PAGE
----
From John Montgomery
Carlisle 28th novbr 1795
I take the Liberty of recomending the Bearer the Revd David Beard1 to your notice youll find him a Sensible Judicous man he is related to our fumbly 3 townships Composed the District for which he was Choosen a representive in Congrass for this state two of the townships acted under the old Election Law and the Judges met at the place apointed on the day but one of the townships who had Sent out malitia to the Westren Counties acted under the Suplement which give farthur time in makeing the return it has been made out Since and returned thire is no disput in regard to mr Beards Election he had a Consderable Majoritty thire is no fault in the Elected or in the Electors Shall take it Kind if you will take notice of mr Beard as he is a Stranger. I am Sir your most obdt Humbe Servant
1. David Bard was a member with JM of the American Whig Society at the College of New Jersey, from which he graduated in 1773. He had served as a minister in Virginia and Pennsylvania Presbyterian churches. He took his seat when the House of Representatives convened on 7 Dec. 1795, and on 18 Mar. 1796 the Standing Committee of Elections upheld his election. As a Republican congressman, he represented central Pennsylvania constituencies, 1795–99 and 1803–15 (Harrison, Princetonians, 1769–1775, pp. 266–68; Annals of Congress description begins Debates and Proceedings in the Congress of the United States … (42 vols.; Washington, 1834–56). description ends , 4th Cong., 1st sess., 125, 795; ASP description begins American State Papers: Documents, Legislative and Executive, of the Congress of the United States … (38 vols.; Washington, 1832–61). description ends , Miscellaneous, 1:142; Parsons et al., United States Congressional Districts, pp. 60, 118, 190).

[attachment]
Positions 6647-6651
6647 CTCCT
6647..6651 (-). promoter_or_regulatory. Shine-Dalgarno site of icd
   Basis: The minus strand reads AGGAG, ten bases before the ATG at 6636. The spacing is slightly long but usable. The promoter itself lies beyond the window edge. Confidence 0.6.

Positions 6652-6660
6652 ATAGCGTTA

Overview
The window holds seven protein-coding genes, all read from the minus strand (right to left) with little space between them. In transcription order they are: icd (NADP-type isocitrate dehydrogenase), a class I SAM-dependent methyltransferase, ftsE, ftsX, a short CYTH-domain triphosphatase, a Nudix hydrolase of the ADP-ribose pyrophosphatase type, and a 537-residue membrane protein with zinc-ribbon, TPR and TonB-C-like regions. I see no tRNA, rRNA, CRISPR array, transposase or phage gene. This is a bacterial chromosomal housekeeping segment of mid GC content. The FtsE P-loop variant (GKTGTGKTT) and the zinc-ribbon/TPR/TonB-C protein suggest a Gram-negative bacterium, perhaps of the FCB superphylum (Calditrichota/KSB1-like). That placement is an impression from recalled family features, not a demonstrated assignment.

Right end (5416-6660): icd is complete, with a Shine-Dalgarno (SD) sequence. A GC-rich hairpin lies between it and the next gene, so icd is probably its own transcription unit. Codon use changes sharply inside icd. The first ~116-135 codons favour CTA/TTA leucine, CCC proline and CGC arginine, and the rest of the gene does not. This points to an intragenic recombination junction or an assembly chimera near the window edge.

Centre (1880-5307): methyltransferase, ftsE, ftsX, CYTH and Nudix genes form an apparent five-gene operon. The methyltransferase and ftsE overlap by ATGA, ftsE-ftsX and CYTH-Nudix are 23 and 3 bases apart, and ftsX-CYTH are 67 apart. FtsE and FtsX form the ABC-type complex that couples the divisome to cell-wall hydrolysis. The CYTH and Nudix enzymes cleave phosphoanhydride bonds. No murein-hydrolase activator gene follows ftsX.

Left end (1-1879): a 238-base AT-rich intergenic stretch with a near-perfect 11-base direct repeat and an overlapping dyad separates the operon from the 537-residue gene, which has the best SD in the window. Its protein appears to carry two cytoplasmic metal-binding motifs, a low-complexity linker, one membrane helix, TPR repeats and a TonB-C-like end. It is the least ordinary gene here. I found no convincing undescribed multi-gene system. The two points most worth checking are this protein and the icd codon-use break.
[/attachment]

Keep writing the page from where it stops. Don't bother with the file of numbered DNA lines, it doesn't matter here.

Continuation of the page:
2. Montgomery was a founder of Dickinson College and encountered JM when he served as a delegate in the Continental Congress, 1782–84. He was active in Pennsylvania Republican politics (Cunningham, The Jeffersonian Republicans, pp. 41–42).